Aviation law encompasses a complex body of laws consisting of various international treaties, federal standards and regulations, as well as many different statutes from every state in the U.S.
Internationally, aviation law is governed by three major treaties:
Each treaty establishes or builds upon numerous aviation-related issues, including liability, recovery limits, jurisdiction, safety and passengers’ rights.
Many aviation accidents involving international flights can be especially challenging because the victims and their families can be from several different countries. Additionally, defendants — including carriers, aircraft manufacturers and air traffic agencies — often operate or are headquartered in different nations. Compounding the complexity is the fact that not every country is signed on to the same treaties, and some are not signatories of any.
These discrepancies are apparent in cases such as AirAsia Flight 8501. The Indonesia-based aircraft carrying 162 passengers and crew was en route from Indonesia to Singapore when it crashed soon after takeoff. Indonesia is a signatory of only the Warsaw Convention of 1929, which means all plaintiffs were subject to the limited — and today considered rather low — liability limits stipulated by the treaty. Indonesia did not agree to the Hague Protocol, which raised those limits, nor did they sign on to the IATA Agreement (otherwise known as the Chicago Convention) or to the Montreal Convention, which removed the limitations entirely unless the airline can prove they were not negligent.
The different treaties can also affect jurisdiction, depending on the destination of the passenger, the passenger’s home country, or where the passenger’s ticket was purchased. Again, in the AirAsia Flight 8501 disaster, the families of passengers with round-trip tickets to Singapore can bring a suit under the Montreal Convention; however, those with round-trip or one-way tickets that originated in Indonesia will be limited by the Warsaw Convention.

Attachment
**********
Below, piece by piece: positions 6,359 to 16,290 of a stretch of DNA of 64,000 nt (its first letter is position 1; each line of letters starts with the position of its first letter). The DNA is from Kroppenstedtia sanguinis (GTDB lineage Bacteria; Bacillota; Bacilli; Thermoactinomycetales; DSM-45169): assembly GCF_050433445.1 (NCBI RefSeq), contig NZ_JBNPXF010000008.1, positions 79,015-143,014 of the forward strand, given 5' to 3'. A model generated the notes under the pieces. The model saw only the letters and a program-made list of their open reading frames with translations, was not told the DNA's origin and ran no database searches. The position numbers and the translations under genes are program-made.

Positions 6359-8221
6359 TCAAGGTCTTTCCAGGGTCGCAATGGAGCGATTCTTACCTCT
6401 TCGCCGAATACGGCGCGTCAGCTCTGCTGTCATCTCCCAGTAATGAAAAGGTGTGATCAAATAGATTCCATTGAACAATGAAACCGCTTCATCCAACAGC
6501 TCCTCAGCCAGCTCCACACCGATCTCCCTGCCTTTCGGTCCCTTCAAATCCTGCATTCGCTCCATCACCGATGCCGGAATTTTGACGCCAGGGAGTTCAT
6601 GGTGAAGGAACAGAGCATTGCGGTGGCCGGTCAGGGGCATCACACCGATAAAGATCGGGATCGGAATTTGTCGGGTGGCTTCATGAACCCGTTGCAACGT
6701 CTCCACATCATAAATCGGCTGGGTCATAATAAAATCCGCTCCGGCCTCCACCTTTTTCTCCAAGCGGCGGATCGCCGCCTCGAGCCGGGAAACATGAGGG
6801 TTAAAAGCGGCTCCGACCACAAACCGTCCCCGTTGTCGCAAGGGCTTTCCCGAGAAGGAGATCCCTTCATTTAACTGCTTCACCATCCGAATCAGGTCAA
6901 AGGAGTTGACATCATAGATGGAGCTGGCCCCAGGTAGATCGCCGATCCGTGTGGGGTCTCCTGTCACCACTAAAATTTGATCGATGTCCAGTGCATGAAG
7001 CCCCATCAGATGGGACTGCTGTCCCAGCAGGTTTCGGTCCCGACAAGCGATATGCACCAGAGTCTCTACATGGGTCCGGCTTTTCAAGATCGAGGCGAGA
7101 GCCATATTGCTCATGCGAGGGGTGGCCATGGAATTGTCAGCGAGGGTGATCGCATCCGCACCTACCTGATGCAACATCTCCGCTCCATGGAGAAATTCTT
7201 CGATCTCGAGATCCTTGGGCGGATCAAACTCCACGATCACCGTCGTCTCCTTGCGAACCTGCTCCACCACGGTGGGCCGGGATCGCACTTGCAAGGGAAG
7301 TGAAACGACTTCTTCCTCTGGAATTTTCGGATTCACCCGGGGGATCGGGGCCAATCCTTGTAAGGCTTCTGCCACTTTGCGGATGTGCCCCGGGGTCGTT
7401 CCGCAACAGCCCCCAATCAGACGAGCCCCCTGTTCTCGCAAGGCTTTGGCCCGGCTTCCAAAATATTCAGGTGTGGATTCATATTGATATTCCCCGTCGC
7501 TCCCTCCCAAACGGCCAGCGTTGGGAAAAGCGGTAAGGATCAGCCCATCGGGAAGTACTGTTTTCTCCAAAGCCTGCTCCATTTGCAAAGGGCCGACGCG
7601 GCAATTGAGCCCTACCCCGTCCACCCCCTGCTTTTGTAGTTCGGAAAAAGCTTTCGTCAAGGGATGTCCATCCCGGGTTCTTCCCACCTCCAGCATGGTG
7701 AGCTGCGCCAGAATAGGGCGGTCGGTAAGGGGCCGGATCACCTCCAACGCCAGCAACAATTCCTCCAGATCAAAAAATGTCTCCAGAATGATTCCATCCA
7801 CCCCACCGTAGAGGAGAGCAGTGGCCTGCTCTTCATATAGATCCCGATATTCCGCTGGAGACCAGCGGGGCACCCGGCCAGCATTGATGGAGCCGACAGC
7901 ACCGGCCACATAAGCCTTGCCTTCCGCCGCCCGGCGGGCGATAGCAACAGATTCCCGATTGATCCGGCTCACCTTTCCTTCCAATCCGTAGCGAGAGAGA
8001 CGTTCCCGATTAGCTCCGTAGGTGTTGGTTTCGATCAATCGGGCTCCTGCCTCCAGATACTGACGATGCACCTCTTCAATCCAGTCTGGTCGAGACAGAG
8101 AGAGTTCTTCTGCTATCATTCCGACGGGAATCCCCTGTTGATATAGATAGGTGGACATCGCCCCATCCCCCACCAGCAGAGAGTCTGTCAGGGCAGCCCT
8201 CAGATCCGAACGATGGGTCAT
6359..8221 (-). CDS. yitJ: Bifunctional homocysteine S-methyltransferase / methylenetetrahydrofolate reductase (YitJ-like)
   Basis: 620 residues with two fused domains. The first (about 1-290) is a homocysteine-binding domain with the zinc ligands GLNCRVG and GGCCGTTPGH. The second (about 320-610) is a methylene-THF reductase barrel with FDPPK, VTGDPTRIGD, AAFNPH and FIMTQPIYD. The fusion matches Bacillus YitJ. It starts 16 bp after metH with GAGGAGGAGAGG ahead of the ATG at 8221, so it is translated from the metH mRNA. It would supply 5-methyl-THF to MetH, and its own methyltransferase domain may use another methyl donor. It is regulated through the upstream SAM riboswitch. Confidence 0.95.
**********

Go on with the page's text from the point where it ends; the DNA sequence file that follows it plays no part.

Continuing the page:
Neither the Warsaw Convention nor the Montreal Convention contains a damages law, and the courts having jurisdiction over the claims will have to decide what damages law governs each plaintiff's claim. Given that different jurisdictions may have very different damages laws and standards of recovery, the recovery levels would likely differ widely...
There is an array of jurisdiction choices outlined by the treaties; defendants will often argue for dismissal of suits under the forum non conveniens doctrine in an attempt to have the case remanded to a jurisdiction with low recovery limits.
On the federal level, several acts of Congress have been passed to address a wide range of issues. Those acts include:
- Air Commerce Act (1926)
- Civil Aeronautics Act (1938)
- Federal Aviation Act (1958), which created the Federal Aviation Administration
- Airline Deregulation Act (1978)
- General Aviation Revitalization Act (1994)
Each of these bills was written to create or unify aviation regulations across the country and expand the federal government’s oversight of the aviation industry. In many cases, these federal laws will preempt state laws, whether through expressed or implied preemption.
There are other acts as well that, although not directly related to aviation, do have aspects that can be relevant to aviation lawsuits, including the Death on the High Seas Act, the Federal Tort Claims Act (FTCA) and the Foreign Sovereign Immunities Act.
Because of the vital role aviation plays in the military, there are several applicable laws that can affect aviation litigation involving aircraft operated by the government and government contractors. The Feres Doctrine and the Government Contractor Defense, which is an exemption in the FTCA, both grant the U.S. government immunity from litigation.
Lastly, several state laws could apply to an aviation lawsuit, in particular state negligence statutes and state products liability standards, as well as wrongful death and personal injury damages laws.